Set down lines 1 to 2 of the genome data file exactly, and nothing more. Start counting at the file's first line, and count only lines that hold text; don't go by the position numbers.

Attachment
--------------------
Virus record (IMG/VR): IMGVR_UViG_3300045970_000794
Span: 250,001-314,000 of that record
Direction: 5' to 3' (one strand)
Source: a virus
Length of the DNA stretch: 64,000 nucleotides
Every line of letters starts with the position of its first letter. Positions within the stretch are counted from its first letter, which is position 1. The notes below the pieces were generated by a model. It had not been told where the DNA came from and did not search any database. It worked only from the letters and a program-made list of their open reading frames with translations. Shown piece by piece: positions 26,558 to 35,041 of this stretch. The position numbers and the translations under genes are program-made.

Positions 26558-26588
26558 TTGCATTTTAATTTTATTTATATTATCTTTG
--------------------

Virus record (IMG/VR): IMGVR_UViG_3300045970_000794
Span: 250,001-314,000 of that record